If you are procrastinating a little too much, maybe that’s because you make it easy to procrastinate.

    Identify your browser bookmarks that take up a lot of your time and shift them into a separate folder that is less accessible. Disable the automatic notification option in your email client. Get rid of the distractions around you.

    I know some people will out of the way and delete or deactivate their facebook accounts. I think it’s a little drastic and extreme as addressing procrastination is more about being conscious of our actions than counteracting via self-binding methods, but if you feel that’s what’s needed, go for it.

    5. Hang out with People Who Inspire You to Take Action

    I’m pretty sure if you spend just 10 minutes talking to Steve Jobs or Bill Gates, you’ll be more inspired to act than if you spent the 10 minutes doing nothing. The people we are with influence our behaviors. Of course spending time with Steve Jobs or Bill Gates every day is probably not a feasible method, but the principle applies — The Hidden Power of Every Single Person Around You

    Identify the people, friends or colleagues who trigger you – most likely the go-getters and hard workers – and hang out with them more often. Soon you will inculcate their drive and spirit too.

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    As a personal development blogger, I “hang out” with inspiring personal development experts by reading their blogs and corresponding with them regularly via email and social media. It’s communication via new media and it works all the same.

    6. Get a Buddy

    Having a companion makes the whole process much more fun. Ideally, your buddy should be someone who has his/her own set of goals. Both of you will hold each other accountable to your goals and plans. While it’s not necessary for both of you to have the same goals, it’ll be even better if that’s the case, so you can learn from each other.

    I have a good friend whom I talk to regularly, and we always ask each other about our goals and progress in achieving those goals. Needless to say, it spurs us to keep taking action.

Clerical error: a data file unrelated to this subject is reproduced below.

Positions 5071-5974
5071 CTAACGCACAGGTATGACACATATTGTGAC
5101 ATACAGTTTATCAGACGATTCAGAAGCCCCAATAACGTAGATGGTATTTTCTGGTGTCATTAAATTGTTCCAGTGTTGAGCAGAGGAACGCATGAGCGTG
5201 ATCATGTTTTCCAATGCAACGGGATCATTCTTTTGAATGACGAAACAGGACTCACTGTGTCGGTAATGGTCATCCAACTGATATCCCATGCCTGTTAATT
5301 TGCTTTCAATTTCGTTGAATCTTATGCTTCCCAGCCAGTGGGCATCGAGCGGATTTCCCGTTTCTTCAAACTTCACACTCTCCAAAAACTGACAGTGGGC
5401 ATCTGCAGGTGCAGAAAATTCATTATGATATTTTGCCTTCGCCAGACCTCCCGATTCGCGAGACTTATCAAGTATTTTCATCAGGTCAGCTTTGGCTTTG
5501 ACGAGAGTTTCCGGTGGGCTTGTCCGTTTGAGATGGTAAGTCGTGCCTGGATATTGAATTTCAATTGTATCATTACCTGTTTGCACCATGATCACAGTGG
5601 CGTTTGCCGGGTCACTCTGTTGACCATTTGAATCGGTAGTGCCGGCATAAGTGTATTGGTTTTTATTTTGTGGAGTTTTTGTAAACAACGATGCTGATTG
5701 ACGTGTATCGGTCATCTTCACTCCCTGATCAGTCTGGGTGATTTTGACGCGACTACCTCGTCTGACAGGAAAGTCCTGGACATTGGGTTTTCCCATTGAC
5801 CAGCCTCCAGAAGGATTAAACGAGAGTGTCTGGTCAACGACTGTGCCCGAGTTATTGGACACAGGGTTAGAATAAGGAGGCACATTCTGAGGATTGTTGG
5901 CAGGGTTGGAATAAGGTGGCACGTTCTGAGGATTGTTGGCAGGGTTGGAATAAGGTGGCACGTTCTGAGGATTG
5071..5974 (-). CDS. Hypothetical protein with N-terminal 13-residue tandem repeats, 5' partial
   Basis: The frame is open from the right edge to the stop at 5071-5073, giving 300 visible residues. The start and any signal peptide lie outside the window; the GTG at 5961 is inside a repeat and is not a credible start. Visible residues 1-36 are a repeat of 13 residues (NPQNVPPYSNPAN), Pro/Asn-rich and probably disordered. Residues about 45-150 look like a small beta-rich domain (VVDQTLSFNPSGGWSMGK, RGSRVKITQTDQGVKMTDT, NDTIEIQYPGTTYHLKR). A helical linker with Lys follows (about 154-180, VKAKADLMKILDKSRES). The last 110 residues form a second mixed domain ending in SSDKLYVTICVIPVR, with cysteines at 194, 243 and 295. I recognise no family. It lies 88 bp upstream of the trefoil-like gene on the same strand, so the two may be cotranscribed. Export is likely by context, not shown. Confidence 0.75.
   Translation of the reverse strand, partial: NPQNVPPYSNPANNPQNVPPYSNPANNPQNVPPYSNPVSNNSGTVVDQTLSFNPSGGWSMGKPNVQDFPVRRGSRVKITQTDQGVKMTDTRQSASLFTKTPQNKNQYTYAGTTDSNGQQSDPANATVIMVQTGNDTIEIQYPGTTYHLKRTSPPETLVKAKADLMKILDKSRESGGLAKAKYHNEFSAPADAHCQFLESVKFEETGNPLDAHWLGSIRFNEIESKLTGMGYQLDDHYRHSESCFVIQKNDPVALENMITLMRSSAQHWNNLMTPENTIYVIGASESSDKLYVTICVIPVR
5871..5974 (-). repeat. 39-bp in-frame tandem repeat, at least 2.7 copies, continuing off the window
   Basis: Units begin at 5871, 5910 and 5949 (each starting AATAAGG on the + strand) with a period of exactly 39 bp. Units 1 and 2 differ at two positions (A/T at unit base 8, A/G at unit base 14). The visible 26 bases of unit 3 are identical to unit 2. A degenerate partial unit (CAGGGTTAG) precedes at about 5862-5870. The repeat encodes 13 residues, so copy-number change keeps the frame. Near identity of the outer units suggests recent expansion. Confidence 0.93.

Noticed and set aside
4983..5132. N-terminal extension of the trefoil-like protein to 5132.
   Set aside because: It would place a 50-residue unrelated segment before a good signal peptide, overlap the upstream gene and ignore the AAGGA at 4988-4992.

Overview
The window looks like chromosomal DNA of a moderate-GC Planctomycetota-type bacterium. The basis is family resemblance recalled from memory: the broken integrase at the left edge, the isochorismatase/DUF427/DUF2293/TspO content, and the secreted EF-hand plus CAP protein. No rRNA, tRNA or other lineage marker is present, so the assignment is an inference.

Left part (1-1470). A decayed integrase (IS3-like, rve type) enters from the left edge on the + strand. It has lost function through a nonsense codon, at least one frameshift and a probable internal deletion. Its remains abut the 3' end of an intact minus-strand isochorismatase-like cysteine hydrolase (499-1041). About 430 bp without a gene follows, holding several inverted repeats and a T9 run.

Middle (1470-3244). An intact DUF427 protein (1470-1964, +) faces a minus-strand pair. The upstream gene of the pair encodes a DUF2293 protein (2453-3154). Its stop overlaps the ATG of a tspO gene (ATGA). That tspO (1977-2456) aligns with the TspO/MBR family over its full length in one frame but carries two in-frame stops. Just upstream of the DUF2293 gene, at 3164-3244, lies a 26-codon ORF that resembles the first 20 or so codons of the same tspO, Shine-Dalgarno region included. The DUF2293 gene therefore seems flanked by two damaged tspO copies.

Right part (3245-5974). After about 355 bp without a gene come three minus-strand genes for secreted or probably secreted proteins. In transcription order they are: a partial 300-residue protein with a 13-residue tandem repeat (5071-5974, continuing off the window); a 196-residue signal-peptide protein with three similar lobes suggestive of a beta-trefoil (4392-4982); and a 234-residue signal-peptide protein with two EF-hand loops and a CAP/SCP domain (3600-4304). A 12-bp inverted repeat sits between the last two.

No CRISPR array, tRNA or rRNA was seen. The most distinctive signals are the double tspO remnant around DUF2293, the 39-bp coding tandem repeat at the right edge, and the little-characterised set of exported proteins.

7. Tell Others About Your Goals

    This serves the same function as #6, on a larger scale. Tell all your friends, colleagues, acquaintances and family about your projects. Now whenever you see them, they are bound to ask you about your status on those projects.

    For example, sometimes I announce my projects on The Personal Excellence Blog, Twitter and Facebook, and my readers will ask me about them on an ongoing basis. It’s a great way to keep myself accountable to my plans.

    8. Seek out Someone Who Has Already Achieved the Outcome

    What is it you want to accomplish here, and who are the people who have accomplished this already? Go seek them out and connect with them. Seeing living proof that your goals are very well achievable if you take action is one of the best triggers for action.

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    9. Re-Clarify Your Goals

    If you have been procrastinating for an extended period of time, it might reflect a misalignment between what you want and what you are currently doing. Often times, we outgrow our goals as we discover more about ourselves, but we don’t change our goals to reflect that.

    Get away from your work (a short vacation will be good, else just a weekend break or staycation will do too) and take some time to regroup yourself. What exactly do you want to achieve? What should you do to get there? What are the steps to take? Does your current work align with that? If not, what can you do about it?

    10. Stop Over-Complicating Things

    Are you waiting for a perfect time to do this? That maybe now is not the best time because of X, Y, Z reasons? Ditch that thought because there’s never a perfect time. If you keep waiting for one, you are never going to accomplish anything.

    Perfectionism is one of the biggest reasons for procrastination. Read more about why perfectionist tendencies can be a bane than a boon: Why Being A Perfectionist May Not Be So Perfect.

    11. Get a Grip and Just Do It

    At the end, it boils down to taking action. You can do all the strategizing, planning and hypothesizing, but if you don’t take action, nothing’s going to happen. Occasionally, I get readers and clients who keep complaining about their situations but they still refuse to take action at the end of the day.

    Reality check:

    I have never heard anyone procrastinate their way to success before and I doubt it’s going to change in the near future. Whatever it is you are procrastinating on, if you want to get it done, you need to get a grip on yourself and do it.

    Bonus: Think Like a Rhino

    More Tips for Procrastinators to Start Taking Action

    Featured photo credit: Malvestida Magazine via unsplash.com